Julia welcomes commitment to road safety
North Yorkshire Police and Crime Commissioner Julia Mulligan is welcoming a Government decision to put a focus on improving safety on rural roads.
Roads Minister Jesse Norman has announced a new two-year action plan will be developed to address four priority groups, including rural road users.
The extent of concern about the issue in North Yorkshire is illustrated by a survey for the Police and Crime Commissioner which found found eight in ten people were concerned about road safety in the county, while more than half believed police should use more safety camera vans.
Progress is being made – the number of fatalities on the county’s roads has reduced by around a third since 2011 when safety camera vans were first piloted.
Researchers from Newcastle University examined their direct impact and found they had led to a reduction in deaths, with as many as eight lives being saved between 2013 and 2016 by their use.
Julia has recently invested in additional vehicles fitted with the latest technology meaning there are now 12 in the county supporting the efforts to make North Yorkshire’s roads safer.
Julia Mulligan, the elected Police and Crime Commissioner for North Yorkshire, said:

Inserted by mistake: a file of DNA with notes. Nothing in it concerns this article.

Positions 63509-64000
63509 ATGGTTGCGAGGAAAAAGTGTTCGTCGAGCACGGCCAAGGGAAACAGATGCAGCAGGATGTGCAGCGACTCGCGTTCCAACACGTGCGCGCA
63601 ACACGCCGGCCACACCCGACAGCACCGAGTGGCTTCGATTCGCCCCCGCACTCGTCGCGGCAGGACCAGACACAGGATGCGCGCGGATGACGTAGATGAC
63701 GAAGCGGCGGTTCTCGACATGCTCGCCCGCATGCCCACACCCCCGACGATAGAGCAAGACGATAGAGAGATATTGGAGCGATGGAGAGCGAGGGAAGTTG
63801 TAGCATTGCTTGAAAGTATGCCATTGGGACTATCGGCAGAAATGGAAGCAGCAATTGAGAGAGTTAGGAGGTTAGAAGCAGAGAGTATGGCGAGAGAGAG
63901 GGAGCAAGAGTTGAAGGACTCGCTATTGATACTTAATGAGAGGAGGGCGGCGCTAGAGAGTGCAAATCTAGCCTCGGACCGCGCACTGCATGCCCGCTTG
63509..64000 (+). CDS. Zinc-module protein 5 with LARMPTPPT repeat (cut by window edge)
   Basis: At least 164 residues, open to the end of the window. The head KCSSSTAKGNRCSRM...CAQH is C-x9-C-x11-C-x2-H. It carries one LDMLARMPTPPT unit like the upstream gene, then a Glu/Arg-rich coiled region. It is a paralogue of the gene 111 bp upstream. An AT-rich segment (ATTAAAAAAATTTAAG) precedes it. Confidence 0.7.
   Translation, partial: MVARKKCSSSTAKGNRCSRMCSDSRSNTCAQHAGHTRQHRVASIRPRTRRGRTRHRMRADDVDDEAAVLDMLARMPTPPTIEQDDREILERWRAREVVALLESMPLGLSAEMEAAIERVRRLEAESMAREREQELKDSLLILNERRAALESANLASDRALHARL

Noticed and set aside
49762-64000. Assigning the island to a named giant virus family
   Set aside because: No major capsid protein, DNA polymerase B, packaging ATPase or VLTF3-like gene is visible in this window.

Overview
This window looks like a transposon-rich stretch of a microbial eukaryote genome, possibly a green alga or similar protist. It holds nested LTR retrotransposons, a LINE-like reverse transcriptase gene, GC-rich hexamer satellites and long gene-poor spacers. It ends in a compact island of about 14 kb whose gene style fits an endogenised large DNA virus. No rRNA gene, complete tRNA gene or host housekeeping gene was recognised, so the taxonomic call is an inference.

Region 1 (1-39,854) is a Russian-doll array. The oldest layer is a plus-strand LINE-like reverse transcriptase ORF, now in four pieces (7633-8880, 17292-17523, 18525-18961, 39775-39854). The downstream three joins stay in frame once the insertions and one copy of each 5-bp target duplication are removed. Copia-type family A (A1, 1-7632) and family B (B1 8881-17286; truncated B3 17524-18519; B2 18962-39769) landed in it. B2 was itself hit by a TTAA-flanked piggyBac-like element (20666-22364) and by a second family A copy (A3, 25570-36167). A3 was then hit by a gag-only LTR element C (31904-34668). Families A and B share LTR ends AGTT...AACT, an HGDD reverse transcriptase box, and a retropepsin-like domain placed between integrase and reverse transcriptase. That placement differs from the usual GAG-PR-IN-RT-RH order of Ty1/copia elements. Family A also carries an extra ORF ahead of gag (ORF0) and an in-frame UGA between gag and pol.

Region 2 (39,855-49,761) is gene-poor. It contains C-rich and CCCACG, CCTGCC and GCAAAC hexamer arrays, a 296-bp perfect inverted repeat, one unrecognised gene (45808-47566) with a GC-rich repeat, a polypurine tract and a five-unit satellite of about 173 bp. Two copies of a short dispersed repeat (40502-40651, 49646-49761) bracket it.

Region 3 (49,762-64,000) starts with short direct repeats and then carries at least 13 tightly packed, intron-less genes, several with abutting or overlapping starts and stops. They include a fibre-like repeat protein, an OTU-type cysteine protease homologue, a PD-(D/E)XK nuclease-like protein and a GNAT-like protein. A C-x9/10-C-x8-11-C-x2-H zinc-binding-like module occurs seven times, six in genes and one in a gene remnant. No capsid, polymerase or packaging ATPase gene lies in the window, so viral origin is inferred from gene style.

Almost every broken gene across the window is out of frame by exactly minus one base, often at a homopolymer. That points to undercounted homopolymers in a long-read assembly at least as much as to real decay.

“Improving the safety of North Yorkshire’s roads has been one of my priorities over the past five years and remains one of my priorities today as it is of clear concern to the public.
“North Yorkshire continues to have one of the highest accident rates in the country, but we have been making good progress at reducing the number of deaths and injuries on our roads. The camera safety vans have been instrumental in this, with independent assessments indicating that at least 8 lives have been saved. Any additional government support to reduce this by examining the unique challenges faced for road safety in rural areas is welcome.
“I also aim to ensure North Yorkshire Police have the focus, resources and technology to allow them to tackle these challenges – from the use of the road network by criminals, speeding and mobile phone use, to drink driving. However, we should be in no doubt that policing the 6,000 miles of North Yorkshire’s often remote and rural roads is a huge and challenging job.”